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Natural units

   Particle physicists have a habit that on the face of it seems to violate physics. They set the values of natural constants such as the speed of light and Planck's constant to the number one. How can they do this? It's because the relationship between units by which we measure length, time and energy is a matter of choice. For example, we know what a second is, and we know what a meter is. But how is many meters make a second? Is that like asking how many apples are there in an orange? Maybe. But not quite, because the constants of Nature like Planck's constant and the speed of light represent natural relationships between different units of measurement, as explained below.

Speed of light

The measured value of the speed of light is

so why would physicists want to pretend that instead c=1? What they are really doing is choosing a relationship between a unit of time, the second, and a unit of space, the meter, so that these two units are not independent but related. The natural constant of relation is the speed of light, so that

Setting c=1

If we relate meters and seconds so that one second is equal to 300 million meters, then c=1. It's very simple. Now notice that in this system of units, mass and energy have the same units, because the relationship E = m c2 in units with c=1 just reduces to E = m.

Planck's constant

   Planck's constant has units of energy x time. The preferred unit of energy in physics is the the electron volt (or eV for short) is the amount of work necessary to move one electron across a potential of one volt. This is a very handy unit for particle physicists because particle experiments use electric potentials to accelerate electrons and other particles with that same charge, and bang them into each other. In units with c=1, the mass of the electron is 0.5 MeV. Written in terms of eV, Planck's constant takes the value

Planck's constant

   The version of Planck's constant that physicists normally use is called "h-bar" and is equal to

In c=1 units, time is described in meters, the value of Planck's constant becomes

Plancks constant with c=1

But physicists aren't happy to stop there. We like to make all calculations as simple as possible. So the next step is set (this version of) Planck's constant equal to one to set the relationship between energy units and length units so that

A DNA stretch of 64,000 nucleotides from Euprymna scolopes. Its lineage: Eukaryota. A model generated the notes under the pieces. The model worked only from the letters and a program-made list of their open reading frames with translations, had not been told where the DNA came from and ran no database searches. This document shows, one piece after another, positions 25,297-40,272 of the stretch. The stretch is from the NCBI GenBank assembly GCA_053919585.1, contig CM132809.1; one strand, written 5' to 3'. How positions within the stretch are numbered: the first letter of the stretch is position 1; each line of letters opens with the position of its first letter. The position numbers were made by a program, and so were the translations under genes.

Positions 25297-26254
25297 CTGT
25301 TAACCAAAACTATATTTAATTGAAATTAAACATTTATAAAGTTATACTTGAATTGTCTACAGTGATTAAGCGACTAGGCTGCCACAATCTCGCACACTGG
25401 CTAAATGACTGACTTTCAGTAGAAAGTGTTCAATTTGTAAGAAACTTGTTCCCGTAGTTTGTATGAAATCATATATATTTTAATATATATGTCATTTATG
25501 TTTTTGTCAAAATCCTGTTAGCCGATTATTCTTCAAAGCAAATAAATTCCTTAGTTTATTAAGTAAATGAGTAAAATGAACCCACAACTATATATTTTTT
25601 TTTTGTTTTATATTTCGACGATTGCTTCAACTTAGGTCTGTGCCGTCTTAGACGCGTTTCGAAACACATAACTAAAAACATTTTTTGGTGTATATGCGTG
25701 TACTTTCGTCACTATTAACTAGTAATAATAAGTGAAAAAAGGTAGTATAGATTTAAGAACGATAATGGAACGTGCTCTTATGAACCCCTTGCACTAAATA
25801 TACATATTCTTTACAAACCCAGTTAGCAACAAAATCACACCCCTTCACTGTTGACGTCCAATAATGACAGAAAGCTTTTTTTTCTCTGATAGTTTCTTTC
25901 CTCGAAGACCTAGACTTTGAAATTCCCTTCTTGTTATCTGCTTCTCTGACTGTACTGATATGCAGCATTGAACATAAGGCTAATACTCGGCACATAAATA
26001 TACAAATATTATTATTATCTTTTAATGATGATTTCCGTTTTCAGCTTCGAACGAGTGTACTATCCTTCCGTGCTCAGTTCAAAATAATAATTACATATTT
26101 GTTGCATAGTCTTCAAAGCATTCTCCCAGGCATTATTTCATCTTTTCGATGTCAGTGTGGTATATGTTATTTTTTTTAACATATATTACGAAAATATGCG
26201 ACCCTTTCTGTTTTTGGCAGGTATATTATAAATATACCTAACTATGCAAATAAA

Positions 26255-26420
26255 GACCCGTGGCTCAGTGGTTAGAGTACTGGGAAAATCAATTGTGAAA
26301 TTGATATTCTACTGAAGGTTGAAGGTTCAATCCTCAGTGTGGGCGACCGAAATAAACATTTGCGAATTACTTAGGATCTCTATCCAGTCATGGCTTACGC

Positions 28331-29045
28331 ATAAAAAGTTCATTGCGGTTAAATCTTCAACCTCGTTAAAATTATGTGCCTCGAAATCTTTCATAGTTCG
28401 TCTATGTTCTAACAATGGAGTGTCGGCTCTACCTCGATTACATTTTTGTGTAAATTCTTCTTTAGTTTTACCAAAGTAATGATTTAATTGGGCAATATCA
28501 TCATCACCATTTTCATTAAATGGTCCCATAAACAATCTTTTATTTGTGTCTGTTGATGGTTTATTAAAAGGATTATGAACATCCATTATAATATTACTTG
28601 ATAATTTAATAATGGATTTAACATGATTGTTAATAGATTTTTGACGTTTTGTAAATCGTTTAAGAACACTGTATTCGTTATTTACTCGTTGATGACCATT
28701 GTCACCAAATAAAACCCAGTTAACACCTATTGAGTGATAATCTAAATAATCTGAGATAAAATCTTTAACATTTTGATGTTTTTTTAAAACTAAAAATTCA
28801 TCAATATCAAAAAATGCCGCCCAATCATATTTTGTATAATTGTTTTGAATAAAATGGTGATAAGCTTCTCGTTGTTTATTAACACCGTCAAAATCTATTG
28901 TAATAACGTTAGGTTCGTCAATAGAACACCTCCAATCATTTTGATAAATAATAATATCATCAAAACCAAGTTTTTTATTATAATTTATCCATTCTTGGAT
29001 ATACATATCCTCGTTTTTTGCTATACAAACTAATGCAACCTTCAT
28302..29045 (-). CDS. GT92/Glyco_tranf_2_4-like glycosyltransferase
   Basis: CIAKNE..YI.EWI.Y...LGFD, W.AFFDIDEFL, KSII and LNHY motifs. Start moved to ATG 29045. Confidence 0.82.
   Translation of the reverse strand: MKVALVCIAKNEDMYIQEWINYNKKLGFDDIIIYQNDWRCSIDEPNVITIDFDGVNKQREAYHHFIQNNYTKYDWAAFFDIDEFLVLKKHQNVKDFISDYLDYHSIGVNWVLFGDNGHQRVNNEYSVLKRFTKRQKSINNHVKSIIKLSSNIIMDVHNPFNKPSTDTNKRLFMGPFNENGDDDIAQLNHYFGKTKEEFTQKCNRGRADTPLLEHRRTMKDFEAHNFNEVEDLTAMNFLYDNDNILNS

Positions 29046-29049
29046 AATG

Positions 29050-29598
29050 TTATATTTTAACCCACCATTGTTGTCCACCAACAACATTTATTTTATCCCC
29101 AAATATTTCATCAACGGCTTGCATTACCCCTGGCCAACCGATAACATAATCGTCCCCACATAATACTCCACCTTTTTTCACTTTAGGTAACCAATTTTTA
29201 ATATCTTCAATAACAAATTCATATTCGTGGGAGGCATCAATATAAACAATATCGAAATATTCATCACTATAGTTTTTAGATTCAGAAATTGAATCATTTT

Setting hbar=1

The size of an atom is roughly 10-10 meters. Atomic physicists use a unit called the Ångstrom, where 1 Å = 10-10 meters. Written in these terms we get the relationship

Notice that in these new units, increasing energy means decreasing length. Distances scales that are much smaller than the size of an atom have mass scales associated with them that are much larger than 2000 eV.
   That is typical behavior for quantum mechanics. The de Broglie relation for wave-particle duality

de Broglie relation

also shows that in quantum physics, it is necessary to use a large energy or momentum scale to probe a small distance scale. That's why particle accelerators are like microscopes. When the particle accelerator energy gets bigger, the distance scale being probed gets smaller.


   Can we play the same game with Newton's gravitational constant? Not really, because there aren't any new units to relate that aren't already related. If we consider spacetimes with gravity in higher dimensions, Newton's constant has units that depend on the dimension of spacetime. The value currently measured is, of course, for d=4.

In natural units, Newton's constant has units of Ld-2, or M2-d.

Thus one can express Newton's constant in units of time, length or mass, as desired.

The Planck length is thought to be the natural distance scale at which quantum gravitational effects become strong enough to notice.

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